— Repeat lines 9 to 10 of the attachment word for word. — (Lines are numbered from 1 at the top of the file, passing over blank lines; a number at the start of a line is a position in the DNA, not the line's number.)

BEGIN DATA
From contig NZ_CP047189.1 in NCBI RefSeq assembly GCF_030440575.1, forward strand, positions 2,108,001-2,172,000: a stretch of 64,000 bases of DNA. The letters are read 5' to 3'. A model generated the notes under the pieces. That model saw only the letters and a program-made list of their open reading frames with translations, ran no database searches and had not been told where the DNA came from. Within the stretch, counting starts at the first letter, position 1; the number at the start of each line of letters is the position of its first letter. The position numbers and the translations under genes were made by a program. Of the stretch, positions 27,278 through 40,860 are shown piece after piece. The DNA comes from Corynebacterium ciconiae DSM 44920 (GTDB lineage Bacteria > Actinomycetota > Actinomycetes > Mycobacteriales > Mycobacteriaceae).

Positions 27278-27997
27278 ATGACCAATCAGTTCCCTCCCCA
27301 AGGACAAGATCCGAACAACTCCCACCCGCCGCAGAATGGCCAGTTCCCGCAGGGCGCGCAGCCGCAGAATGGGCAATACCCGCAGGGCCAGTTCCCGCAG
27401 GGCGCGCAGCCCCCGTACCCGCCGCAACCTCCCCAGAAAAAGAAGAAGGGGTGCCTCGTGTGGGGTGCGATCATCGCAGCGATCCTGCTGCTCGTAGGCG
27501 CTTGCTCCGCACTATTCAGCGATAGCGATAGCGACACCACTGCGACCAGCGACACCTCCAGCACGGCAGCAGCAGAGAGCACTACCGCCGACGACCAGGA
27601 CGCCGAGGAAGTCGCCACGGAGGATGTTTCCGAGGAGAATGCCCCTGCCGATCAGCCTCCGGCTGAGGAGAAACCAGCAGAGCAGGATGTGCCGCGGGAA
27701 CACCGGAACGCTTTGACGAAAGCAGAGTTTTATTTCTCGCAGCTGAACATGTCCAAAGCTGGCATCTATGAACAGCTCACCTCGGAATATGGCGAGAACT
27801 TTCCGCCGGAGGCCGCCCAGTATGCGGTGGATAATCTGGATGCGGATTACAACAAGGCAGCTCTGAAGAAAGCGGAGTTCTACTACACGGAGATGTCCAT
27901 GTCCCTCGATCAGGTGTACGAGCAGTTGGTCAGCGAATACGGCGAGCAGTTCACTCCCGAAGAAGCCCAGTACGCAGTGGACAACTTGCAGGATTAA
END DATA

27801 TTCCGCCGGAGGCCGCCCAGTATGCGGTGGATAATCTGGATGCGGATTACAACAAGGCAGCTCTGAAGAAAGCGGAGTTCTACTACACGGAGATGTCCAT
27901 GTCCCTCGATCAGGTGTACGAGCAGTTGGTCAGCGAATACGGCGAGCAGTTCACTCCCGAAGAAGCCCAGTACGCAGTGGACAACTTGCAGGATTAA